January 25 – January 25, 2018
by Robert Marus
Tuesday, August 10, 2010
ATLANTA (ABP) -- A progressive Baptist group released a statement Aug. 10 praising a federal judge for upholding both marriage equality and religious freedom by declaring a California ban on same-sex marriage unconstitutional.
But a conservative Southern Baptist seminary president said that, while U.S. District Judge Vaughn Walker’s Aug. 4 ruling paid legal lip service to religious freedom, it may ultimately undermine the freedom of Christians who oppose gay rights.
The statement from the board of directors and staff of the Alliance of Baptists noted that the organization has, since 2004, been on the record as supporting full civil marriage equality and opposing laws “that enshrine discrimination against sexual minorities and define marriage in such a way as to deny same-sex couples a legal framework that allows them to provide for one another and those entrusted to their care.”
It continued: “The recent ruling ... overturning California’s Proposition 8 is an encouraging step in challenging such laws. Most importantly, the opinion recognizes the important distinctions between civil marriage and religious marriage. In our Alliance of Baptists family are congregations that have chosen to perform ceremonies honoring the life-long commitments of same-sex couples as well as congregations that have chosen not to perform such ceremonies. For Alliance of Baptists congregations, this decision protects the religious freedom and autonomy of each local congregation, while also protecting the rights of same-gender couples to the civil right of marriage.”
But Southern Baptist Theological Seminary President Al Mohler, in an Aug. 5 blog post, said the decision doesn’t bode well for religious freedom in the long run.
“The religious liberty dimensions of the decision are momentous and deeply troubling,” he wrote. “While Judge Walker declared that the religious freedoms of citizens and religious bodies were not violated because no such body is required to recognize or perform same-sex marriage, the very structure of his argument condemned religious and theological objections to homosexuality and same-sex marriage as both harmful and irrational.
“Beyond this, Judge Walker claimed to read the minds of California’s voters, arguing that the majority voted for Proposition 8 based on religious opposition to homosexuality, which he then rejected as an illegitimate state interest. In essence, this establishes secularism as the only acceptable basis for moral judgment on the part of voters. The judge’s statements condemning religious opposition to homosexuality speak for themselves in terms of animus.”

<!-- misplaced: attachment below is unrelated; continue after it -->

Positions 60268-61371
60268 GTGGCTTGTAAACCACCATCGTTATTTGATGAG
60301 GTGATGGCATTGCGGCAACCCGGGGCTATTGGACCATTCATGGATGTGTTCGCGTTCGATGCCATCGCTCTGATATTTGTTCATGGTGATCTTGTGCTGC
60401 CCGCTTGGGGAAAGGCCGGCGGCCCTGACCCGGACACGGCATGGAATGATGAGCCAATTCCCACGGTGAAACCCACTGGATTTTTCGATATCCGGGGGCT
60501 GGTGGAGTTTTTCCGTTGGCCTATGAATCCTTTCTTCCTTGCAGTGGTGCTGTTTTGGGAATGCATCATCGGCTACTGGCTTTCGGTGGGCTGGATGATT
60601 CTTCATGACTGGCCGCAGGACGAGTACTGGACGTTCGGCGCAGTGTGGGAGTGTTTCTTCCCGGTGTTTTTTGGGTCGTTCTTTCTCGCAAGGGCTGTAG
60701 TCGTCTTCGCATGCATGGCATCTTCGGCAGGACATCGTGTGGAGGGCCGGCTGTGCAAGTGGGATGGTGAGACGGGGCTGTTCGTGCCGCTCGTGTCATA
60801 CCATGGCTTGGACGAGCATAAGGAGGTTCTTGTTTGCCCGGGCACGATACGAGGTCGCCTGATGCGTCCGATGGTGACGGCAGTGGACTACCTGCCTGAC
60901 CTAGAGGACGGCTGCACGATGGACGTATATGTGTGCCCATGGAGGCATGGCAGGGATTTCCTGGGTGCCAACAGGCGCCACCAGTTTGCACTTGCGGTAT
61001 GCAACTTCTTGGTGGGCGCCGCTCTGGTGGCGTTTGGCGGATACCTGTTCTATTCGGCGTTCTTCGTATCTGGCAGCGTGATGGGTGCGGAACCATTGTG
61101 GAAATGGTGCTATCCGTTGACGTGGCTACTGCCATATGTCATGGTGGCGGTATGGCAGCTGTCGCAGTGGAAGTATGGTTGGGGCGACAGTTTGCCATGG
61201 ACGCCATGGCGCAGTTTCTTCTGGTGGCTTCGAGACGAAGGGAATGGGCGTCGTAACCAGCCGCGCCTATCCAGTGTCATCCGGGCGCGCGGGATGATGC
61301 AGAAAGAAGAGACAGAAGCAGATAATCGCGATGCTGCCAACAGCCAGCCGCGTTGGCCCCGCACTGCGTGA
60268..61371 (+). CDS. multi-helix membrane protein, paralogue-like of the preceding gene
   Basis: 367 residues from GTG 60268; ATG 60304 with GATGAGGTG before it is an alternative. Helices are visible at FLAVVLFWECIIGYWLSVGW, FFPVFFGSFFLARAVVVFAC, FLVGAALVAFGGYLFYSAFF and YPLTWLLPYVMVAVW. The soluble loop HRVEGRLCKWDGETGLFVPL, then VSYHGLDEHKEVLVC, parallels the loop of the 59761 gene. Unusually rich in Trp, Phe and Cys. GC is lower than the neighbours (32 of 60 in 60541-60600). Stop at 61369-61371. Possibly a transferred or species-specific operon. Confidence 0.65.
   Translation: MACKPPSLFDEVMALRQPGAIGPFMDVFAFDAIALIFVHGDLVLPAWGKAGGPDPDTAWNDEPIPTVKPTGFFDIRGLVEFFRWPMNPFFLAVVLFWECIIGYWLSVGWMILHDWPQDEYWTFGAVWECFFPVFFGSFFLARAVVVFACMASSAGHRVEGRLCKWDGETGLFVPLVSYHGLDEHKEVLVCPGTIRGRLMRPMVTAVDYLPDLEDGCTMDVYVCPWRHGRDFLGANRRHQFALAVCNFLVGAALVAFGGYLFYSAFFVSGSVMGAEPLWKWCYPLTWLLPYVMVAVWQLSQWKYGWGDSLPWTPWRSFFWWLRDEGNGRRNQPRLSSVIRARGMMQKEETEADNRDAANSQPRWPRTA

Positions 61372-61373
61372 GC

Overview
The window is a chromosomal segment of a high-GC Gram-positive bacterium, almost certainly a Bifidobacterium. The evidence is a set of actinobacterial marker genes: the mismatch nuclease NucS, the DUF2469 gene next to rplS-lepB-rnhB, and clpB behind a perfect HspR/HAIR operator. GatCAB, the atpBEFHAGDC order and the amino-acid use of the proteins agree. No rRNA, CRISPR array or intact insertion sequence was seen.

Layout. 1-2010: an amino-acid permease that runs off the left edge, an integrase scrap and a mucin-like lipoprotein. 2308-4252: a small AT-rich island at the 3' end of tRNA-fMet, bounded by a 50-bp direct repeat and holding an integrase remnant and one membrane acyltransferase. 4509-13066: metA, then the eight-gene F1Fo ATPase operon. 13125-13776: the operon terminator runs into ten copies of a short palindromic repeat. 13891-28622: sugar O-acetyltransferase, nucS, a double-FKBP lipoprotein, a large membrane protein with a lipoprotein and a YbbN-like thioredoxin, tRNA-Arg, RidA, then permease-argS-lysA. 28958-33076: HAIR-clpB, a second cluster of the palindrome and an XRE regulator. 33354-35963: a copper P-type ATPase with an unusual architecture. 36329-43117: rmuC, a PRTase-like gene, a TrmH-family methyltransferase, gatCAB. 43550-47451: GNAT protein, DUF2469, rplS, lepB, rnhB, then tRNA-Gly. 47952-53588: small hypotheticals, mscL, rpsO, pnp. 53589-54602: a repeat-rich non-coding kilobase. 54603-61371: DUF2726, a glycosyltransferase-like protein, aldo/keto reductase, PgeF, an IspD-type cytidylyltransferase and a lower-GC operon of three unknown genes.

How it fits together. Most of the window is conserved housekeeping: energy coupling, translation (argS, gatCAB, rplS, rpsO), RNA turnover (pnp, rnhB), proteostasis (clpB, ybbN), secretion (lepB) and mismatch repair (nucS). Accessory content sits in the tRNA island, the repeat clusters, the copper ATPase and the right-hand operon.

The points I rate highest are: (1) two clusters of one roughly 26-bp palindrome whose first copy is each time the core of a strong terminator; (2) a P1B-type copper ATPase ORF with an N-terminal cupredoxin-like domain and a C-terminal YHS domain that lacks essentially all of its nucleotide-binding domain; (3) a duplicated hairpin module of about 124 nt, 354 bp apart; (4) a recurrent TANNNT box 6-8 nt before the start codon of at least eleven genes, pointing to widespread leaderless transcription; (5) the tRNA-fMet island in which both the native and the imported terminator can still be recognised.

Walker’s opinion in the Perry v. Schwarzenegger case noted that the existence of same-sex civil marriage did not impinge on the religious rights of those who object because houses of worship and clergy members cannot be forced by the state to solemnize any union to which they object.
However, he also found that much of the pro-Proposition 8 side’s legal arguments purporting to show a state interest in banning gay marriage was based in religiously based opposition to homosexuality. Because he found that there was no compelling secular sociological, psychological or legal basis for denying marriage rights to same-sex couples, Walker ruled, Proposition 8 denied gay people the 14th Amendment rights to equal protection and due process of law.
Religious-liberty experts have said that, under the courts’ current understanding of the Constitution, government entities must have a valid secular purpose for any law.
“[P]urposes that are solely religious do not meet that requirement, so a law based on exclusively religious premises is invalid,” said Bob Tuttle, a George Washington University Law School professor and authority on church-state law. “Religious groups are, of course, free to believe as they see fit, and in general to act on those beliefs, but they have no legal right or power to legislate those beliefs into civil law. In that respect, the ban on laws with exclusively religious premises does limit the ‘liberty’ of religious individuals to enact religious laws, but that's the only sense in which their liberty is restricted by this ruling -- or the broader constitutional principle.”
Robert Marus is managing editor and Washington bureau chief for Associated Baptist Press.